A brief history of English Electric Canberra WK163
Thanks to public support, this aircraft is now secured and under-cover at Doncaster for the first time in over 3 years - ready to be the next 'return-to-flight' project when independant funding can be secured.
Find out about why this is such an important aircraft.
Photographed in the mid-90s when WK163 was repainted to look like she did when capturing the World Altitude Record in 1957. A stunning image caught by John Dibbs on film stock, now transferred to digital.
Built by AV Roe at Woodford in 1954 as part of a contract for 100 B2 Canberra aircraft, WK163 was taken on charge with controller (aircraft) on 28th January 1955. The same day the aircraft was transferred to Armstrong Siddeley Motors Ltd at Bitteswell, Leicestershire, for Viper engine trials. WK163 flew a total of 39 hours and 30 minutes on Viper development during its eleven months with ASM.
On the 2nd of Dec 1955, the aircraft was transferred to D. Napier and Sons Ltd at Luton, Bedfordshire, becoming the Scorpion Rocket Motor test airframe. WK163 first flew after modification on the 20th May 1956 and whilst undertaking these trials, the aircraft obtained the world record for aircraft altitude at 70,310ft on the 28th August 1957.
Mike Randrup with Walter Shirley acting as flight observer piloted the aircraft for the record attempt. Whilst at Napier, the aircraft also test flew air sampling equipment that was to be used in conjunction with the Grapple nuclear tests of 1958.
WK163 powering up 'to the edge of space' with the help of rocket boosters. Courtesy of Napier Power Heritage Trust.
After the cancellation of the Scorpion program WK163 was passed to the Royal Research Establishment at RAF Pershore, Worcestershire, on the 30th April 1959 and was originally used for Infra-red line scan development. Whilst at Pershore in April 1966, WK163 was converted to Mk B6 specification being fitted with Canberra MK B6 mainplanes and engines. It was used in this guise for various radar research work. Then during April 1972 the B2 nose was removed and replaced with a standard B6 nose from Canberra XH568. When research flying finished at RAF Pershore, WK163 became the first Canberra to relocate to RAE Bedford on the 1st July 1976. Along with Boscombe Down, this was a centre for advanced research in many areas of aeronautics.
Extensive installation work was carried out on the airframe in the late eighties to prepare for its reconnaissance research and development role. This installation was based on the Tornado GR1A Infra-red reconnaissance system for which WK163 carried out the original trials program. The research was carried out on behalf of the Defence Research Agency (DRA) Malvern.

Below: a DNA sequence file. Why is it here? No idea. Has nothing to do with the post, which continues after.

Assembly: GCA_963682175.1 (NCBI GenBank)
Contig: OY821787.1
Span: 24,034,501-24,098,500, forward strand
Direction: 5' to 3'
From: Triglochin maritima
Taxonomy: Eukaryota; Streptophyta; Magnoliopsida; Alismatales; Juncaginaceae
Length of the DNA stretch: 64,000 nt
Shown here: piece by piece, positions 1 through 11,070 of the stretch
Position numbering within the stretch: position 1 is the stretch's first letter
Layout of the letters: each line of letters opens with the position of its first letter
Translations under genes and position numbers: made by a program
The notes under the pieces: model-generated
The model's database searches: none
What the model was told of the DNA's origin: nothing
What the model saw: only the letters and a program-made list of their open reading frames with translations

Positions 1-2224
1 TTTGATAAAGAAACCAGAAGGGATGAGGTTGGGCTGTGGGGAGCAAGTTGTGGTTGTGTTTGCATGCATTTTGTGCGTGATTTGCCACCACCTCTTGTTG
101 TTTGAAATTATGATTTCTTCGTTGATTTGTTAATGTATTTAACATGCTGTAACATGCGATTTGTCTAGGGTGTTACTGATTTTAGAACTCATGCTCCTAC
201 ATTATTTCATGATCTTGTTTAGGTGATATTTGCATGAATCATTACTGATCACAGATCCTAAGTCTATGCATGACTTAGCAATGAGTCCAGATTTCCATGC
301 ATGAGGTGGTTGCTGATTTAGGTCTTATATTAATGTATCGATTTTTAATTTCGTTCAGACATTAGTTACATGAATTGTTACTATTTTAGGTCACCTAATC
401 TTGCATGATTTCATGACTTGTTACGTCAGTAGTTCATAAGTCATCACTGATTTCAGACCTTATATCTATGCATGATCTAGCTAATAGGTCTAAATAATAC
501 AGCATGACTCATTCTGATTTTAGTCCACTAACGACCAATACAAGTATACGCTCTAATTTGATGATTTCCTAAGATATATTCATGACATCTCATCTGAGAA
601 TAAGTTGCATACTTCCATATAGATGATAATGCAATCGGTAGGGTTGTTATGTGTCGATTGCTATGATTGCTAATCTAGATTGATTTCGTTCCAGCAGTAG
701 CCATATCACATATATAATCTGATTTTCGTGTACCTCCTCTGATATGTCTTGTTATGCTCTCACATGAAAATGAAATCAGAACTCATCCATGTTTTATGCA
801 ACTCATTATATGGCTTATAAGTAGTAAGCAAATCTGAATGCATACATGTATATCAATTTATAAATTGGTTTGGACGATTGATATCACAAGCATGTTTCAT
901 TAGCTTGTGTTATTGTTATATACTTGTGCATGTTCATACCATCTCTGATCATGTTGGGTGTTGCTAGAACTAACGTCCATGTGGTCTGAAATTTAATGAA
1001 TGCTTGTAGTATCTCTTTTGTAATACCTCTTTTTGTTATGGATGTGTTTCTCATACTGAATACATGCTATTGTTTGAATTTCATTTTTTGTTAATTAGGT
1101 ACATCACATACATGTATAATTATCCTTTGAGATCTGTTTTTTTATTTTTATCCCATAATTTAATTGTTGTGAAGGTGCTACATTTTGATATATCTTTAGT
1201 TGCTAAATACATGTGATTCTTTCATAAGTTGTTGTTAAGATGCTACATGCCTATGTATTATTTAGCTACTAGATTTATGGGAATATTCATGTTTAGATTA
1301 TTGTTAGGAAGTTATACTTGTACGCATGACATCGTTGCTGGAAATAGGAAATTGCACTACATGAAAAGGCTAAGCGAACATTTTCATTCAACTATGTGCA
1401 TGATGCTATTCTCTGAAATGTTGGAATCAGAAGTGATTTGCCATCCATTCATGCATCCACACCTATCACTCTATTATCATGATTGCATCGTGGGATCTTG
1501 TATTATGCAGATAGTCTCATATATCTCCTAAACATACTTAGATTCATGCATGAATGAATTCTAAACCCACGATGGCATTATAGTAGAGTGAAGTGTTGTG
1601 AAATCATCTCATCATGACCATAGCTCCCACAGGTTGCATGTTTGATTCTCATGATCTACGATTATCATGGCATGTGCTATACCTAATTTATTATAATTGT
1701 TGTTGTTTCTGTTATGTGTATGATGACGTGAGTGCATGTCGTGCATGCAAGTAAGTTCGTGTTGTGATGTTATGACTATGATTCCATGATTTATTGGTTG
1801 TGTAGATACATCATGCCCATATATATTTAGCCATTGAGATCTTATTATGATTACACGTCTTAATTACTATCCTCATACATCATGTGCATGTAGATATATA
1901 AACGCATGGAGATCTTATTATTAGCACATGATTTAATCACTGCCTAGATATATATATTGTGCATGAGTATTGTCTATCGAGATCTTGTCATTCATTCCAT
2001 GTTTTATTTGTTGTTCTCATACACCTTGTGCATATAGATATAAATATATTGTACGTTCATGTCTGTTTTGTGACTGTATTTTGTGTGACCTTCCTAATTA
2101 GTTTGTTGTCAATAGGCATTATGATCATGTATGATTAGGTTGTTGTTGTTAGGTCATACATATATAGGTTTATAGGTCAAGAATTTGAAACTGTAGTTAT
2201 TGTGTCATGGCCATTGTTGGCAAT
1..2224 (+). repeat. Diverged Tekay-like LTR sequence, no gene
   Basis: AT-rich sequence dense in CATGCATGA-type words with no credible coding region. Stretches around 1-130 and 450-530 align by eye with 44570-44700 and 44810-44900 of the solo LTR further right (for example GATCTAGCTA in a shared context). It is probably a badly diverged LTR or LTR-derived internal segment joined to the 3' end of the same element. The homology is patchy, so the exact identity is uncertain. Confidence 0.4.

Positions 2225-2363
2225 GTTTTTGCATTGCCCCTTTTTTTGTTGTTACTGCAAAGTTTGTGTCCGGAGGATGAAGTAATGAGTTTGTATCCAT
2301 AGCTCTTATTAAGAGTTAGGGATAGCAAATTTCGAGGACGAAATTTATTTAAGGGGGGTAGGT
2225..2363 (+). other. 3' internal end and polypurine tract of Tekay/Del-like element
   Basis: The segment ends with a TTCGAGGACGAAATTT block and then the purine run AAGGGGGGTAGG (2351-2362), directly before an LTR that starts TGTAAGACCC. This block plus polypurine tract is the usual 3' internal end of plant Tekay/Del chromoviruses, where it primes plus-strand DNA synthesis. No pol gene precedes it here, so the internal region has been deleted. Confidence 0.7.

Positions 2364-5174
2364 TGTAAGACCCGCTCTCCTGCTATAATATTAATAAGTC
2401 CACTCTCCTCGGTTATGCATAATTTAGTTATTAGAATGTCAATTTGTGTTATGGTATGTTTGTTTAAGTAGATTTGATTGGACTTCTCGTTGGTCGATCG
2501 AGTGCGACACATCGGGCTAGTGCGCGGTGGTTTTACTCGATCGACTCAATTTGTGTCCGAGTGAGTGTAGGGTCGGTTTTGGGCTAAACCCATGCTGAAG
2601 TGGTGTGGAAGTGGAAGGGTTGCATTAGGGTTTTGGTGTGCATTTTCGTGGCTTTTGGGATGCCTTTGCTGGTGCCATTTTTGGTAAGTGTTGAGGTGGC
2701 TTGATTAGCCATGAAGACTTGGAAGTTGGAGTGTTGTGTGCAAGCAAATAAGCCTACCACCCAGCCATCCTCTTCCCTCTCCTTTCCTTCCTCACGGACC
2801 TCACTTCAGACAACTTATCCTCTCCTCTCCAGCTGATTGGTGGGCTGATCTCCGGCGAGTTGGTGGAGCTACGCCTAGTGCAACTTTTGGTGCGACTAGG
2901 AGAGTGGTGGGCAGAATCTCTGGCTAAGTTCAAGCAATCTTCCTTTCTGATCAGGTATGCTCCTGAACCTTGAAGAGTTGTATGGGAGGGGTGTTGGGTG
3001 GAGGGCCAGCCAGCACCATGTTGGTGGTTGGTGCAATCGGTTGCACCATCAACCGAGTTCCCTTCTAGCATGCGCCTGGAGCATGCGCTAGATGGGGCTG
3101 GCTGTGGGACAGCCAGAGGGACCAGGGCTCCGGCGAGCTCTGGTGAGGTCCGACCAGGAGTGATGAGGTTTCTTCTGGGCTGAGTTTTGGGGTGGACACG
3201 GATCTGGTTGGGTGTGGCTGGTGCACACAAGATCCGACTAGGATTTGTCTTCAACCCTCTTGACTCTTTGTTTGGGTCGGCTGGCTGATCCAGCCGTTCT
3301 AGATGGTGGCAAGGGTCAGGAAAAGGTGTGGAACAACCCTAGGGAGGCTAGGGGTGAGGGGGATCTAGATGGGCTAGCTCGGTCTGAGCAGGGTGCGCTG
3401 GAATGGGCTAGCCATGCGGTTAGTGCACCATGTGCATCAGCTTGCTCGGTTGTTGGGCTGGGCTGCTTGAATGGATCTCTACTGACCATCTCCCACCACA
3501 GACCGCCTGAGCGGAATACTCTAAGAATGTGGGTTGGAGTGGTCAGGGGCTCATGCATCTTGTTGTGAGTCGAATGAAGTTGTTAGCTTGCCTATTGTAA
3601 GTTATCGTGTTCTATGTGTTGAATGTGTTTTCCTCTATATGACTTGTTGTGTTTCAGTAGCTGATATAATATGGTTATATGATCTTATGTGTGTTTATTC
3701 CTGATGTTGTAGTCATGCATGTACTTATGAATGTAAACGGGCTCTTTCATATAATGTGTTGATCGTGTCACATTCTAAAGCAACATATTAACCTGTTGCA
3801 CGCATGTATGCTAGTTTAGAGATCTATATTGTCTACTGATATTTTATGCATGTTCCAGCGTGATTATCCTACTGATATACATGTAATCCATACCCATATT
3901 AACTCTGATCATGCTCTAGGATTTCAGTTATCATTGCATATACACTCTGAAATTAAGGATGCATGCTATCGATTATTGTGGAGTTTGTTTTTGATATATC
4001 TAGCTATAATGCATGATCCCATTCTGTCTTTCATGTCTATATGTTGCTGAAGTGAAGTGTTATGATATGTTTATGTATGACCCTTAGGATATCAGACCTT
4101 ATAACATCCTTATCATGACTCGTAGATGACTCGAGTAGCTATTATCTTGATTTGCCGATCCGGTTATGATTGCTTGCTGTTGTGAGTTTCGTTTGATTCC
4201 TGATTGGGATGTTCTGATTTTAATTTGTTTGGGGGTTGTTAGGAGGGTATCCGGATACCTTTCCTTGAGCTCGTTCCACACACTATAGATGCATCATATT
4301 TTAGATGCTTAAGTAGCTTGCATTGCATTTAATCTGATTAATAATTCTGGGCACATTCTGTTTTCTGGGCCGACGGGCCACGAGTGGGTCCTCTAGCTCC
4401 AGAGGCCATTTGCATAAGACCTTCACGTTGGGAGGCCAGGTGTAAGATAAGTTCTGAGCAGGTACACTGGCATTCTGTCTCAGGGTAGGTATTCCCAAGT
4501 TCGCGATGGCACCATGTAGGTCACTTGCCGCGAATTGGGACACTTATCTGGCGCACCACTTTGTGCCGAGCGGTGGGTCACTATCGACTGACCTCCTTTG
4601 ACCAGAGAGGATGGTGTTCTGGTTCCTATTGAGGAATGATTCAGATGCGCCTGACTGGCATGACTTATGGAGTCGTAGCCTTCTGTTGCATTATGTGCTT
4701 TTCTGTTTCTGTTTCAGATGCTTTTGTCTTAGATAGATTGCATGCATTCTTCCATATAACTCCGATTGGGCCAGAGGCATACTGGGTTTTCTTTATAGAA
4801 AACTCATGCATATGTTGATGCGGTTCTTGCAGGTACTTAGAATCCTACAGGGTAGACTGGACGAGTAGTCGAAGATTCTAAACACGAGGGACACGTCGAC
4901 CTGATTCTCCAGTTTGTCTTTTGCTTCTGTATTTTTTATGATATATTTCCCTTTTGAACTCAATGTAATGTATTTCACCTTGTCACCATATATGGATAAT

The installation in the aircraft consisted of three primary sensors, two sideways looking infrared sensors (SLIRS) and a Tornado infrared line scan sensor (TIRLS). Other equipment included forward-looking infra-red/thermal image common module (FLIR/TICM) and forward-looking super VHS camera and recorder, along with two vertical looking airborne cameras. A data link transmitter was also fitted along with its associated electrics and aerials.
WK163 in 'raspberry ripple' colour scheme whilst on display at Farnborough in 1991. Image courtesy of Mick Freer.
Arriving at DRA Farnborough in March 1994 the aircraft was then stripped of all internal research equipment. The aircraft was purchased the same year by a private organisation and registered with the UK CAA as G-BVWC. After restoration work to bring the airframe back to Mk B6 standard, the aircraft made its debut on the UK air show circuit in 1997.
Operated initially from Bruntingthorpe and Duxford, the aircraft later spent a period based at RAF Wyton before arriving at Coventry in March 2000 to join the Classic Flight fleet.
WK163 whilst operating in 2006 with Classic Flight. Image courtesy of Air Atlantique.
At this time, WK163 was painted in the black and grey colour scheme she still wears today, designed to represent a 617 Squadron aircraft. It was thought to have better contrast for visibility in its role as a dsiplay aircraft.
The aircraft suffered an engine failure in 2007 and since then, a worldwide search has at last identified sufficient engines with the correct paperwork to enable a full restoration to be considered possible. In May this year, the Vulcan to the Sky Trust secured the aircraft, which will now be disassembled for road transport to Doncaster, where she will join XH558 in Hangar 3.
THIS HAS JUST HAPPENED - WATCH THE VIDEO HERE:
Here a deep survey will take place to establish what needs to be done. This will result in a project scoping document, which will give a timeframe and costing for the restoration. Members of the public booked on hangar tours will be able to see the work in progress.
At the moment, providing public funding can be secured, it is hoped Canberra WK163 can be airworthy again in 2018.
Do keep updated with progress and see more articles of historical interest by signing up to our regular email newsletters here:
Before we can start fundraising for this project - we need your help to secure XH558 and WK163 ready for a new hangar home.
Read about the Trust's immediate future and discover how you can make a difference to securing our early-generaton jet heritage aircraft.